Suppose you repeatedly sampled weights from four individuals, drawn from a population with an unknown standard deviation. After measuring their weights and calculating the mean difference between the sample pairs, you repeat the process. The small sample size of four will result in a t-distribution with fat tails, indicating a higher probability of extreme values (in this context, extreme values are data points or observations significantly distant from a central point such as the mean or median) in your sample. You test your hypothesis at a 5% alpha level, cutting off the last 5% of the distribution.

In comparison to the normal distribution, there is a lower chance of extreme values. The 5% alpha level cuts off at a critical value of 2 for the normal distribution.

## Degrees of freedom history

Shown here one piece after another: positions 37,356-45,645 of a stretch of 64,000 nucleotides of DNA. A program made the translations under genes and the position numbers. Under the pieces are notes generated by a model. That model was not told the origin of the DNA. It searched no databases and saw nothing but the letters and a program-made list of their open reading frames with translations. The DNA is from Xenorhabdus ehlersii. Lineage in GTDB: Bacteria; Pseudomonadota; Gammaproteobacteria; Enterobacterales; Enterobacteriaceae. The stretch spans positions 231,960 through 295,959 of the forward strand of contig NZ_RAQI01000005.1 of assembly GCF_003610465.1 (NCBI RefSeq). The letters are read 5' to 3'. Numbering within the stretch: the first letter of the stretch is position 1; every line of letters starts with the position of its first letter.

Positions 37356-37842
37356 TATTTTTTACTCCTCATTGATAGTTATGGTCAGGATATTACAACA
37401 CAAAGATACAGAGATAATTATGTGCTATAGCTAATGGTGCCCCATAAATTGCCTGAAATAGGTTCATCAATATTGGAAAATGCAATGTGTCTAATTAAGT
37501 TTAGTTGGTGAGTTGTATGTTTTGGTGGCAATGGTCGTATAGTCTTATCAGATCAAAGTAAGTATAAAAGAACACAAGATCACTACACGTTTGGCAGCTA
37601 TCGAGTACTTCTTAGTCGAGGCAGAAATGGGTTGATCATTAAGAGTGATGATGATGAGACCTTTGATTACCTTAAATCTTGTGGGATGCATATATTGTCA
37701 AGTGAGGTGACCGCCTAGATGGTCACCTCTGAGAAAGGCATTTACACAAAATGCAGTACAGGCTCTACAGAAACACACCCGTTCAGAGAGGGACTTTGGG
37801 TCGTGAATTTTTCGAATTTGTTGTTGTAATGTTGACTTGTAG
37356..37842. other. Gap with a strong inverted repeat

The idea of degrees of freedom (DF) was first introduced by Carl Friedrich Gauss, a German mathematician and astronomer, in the early 1800s. As one of the founders of modern statistics, Gauss used the concept to create numerous statistical methods, including the least squares method, which remains widely used in statistics today.

Degrees of freedom are applicable in various statistical methods such as hypothesis testing, confidence intervals, and regression analysis:

- In hypothesis testing, DF is used to compute the p-value, a measure of evidence against the null hypothesis. A low p-value signifies strong enough evidence to